“The tremendous amount of harm, pollution, spills, across Pennsylvania so far argues for restraint, caution, and transparency,” she concluded.
Cliff Westfall of Damascus Citizens for Sustainability testified, “This is a loophole so big you can drive a drilling rig through it. We need to close the DRBC loophole [for exploratory wells]. All gas wells cause pollution, and these test wells are gas wells.”
Joe Levine described the damage from a test well the DRBC allowed to be drilled previously in the watershed, called the Robson well: “We had to hire a private plane to fly over it; we saw deterioration, a dead stand of trees showing runoff from the side. We asked for testing for months. But it took the PA DEP about 6 months to come out, and then they found diesel products, barium, chromium, and 10 different chemicals running off the site, into a pond, into a tributary to the Delaware River.
“We have contamination at the first model home of drilling in the Delaware River watershed. We’ve been told there was a fish kill at that pond.
“These test wells don’t make any sense; they are insane and irresponsible,” he concluded.
Lawyer Jeff Zimmerman called on the DRBC to expand their rulemaking resolution to include exploratory wells. “To do otherwise is arbirtrary and capricious,” he stated.
Filmmaker Josh Fox testified, with a voice strained by laryngitis, “When I visited Dimock in February last year, there was already contamination, flammable water, and problems with animals. There were only 21 wells at that time. Now Newfield, which has no experience in this part of the country, plans to drill 14 test wells in Wayne County as an experiment with one of the most sensitive ecological areas of the country.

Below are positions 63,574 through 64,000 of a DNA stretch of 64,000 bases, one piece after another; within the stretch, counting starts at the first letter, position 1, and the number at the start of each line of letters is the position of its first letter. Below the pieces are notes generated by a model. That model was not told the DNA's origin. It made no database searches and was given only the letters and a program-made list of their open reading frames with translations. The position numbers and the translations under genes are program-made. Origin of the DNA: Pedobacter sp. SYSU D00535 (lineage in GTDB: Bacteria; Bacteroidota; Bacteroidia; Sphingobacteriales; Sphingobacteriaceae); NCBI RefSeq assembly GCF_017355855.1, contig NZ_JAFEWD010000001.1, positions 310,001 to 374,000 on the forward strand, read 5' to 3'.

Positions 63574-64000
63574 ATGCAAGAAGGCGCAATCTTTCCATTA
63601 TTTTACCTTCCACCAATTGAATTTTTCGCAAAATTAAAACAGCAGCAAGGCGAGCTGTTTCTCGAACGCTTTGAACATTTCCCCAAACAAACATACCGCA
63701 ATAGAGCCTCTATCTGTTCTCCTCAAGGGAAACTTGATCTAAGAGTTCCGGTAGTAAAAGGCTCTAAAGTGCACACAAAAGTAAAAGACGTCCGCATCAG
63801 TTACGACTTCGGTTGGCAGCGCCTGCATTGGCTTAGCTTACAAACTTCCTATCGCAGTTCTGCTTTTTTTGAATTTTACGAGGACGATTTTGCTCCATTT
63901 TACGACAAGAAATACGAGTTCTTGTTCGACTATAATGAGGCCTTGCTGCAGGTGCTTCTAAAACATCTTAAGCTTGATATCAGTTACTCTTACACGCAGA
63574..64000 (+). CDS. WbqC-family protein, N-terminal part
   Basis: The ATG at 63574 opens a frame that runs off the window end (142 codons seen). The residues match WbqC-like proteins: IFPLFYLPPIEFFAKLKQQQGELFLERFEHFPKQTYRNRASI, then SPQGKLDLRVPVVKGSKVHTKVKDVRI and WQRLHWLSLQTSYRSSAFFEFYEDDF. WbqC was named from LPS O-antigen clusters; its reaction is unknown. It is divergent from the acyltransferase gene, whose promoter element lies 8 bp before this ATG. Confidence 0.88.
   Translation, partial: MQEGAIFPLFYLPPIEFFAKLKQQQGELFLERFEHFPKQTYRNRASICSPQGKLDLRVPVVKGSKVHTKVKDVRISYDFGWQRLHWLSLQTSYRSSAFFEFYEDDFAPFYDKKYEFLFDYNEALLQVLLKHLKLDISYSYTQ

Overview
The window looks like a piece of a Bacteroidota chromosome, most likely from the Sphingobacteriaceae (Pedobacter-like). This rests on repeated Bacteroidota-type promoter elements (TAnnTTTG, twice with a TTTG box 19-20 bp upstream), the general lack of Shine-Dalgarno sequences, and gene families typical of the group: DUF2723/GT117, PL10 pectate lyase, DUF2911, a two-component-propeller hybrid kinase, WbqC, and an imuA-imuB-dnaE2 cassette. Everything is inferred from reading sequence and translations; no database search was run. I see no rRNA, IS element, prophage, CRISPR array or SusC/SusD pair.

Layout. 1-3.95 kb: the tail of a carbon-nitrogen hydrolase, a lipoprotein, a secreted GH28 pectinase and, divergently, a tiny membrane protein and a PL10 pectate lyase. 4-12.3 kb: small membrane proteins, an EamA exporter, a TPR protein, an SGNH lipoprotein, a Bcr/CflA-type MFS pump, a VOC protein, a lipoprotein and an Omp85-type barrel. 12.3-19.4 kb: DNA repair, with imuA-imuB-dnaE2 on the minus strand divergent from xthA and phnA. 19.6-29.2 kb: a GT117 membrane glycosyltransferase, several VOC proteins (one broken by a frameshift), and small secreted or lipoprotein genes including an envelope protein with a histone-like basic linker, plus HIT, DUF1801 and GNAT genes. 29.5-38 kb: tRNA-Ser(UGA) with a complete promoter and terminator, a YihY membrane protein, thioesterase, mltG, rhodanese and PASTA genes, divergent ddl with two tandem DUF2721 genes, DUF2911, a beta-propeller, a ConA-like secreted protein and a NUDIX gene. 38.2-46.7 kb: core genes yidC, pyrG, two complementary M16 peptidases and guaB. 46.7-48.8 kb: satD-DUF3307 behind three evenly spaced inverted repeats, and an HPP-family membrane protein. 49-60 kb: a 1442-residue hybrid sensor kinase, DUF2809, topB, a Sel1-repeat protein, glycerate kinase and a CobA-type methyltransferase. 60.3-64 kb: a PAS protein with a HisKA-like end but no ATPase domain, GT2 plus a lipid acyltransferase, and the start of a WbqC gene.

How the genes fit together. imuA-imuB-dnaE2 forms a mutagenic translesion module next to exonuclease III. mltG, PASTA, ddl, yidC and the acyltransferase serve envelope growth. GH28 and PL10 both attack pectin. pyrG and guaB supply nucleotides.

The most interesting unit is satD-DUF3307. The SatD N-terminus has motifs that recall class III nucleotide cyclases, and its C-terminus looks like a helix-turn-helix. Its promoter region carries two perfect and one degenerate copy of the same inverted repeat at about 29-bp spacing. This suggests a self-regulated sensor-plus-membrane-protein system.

“One of those wells is going in one and a half miles from my home.
“The analogy to the BP blowout is really appropriate.
“I don’t think it’s going to be a peaceful process if this drilling goes forward,” Fox concluded, clarifying, “I mean that as someone completely committed to nonviolence.”
Other testimony referred to the Philadelphia City Council resolution, which directed the DRBC to ban any permits related to shale gas drilling in the watershed until a cumulative impact study has been done. The DRBC has not found funds for a cumulative impact study.
Barbara Arrindell, director of Damascus Citizens for Sustainability, commented, “This gas industry is rich in cash, power, and pride. Their test wells are exempt, but a mushroom farm, a golf course, gets inspected, considered, and stormwater controls put in before they are permitted. Why are these test wells not even required to apply for a permit? The BP well was an exploratory well too!”
The Minerals Management Service granted the BP project a “categorical exclusion,” a loophole that is designed for “minimally intrusive” projects such as outhouses and hiking trails.”
The citizens who packed the May 5th DRBC hearing collectively directed the DRBC to close its test well loophole, and to not issue separate water withdrawal permits for fracking, until its rulemaking process is complete. This process may take 6 months or more. But meanwhile, the Stone Energy billion-gallon water withdrawal permit for fracking may be issued in early July, and test well drilling is proceeding.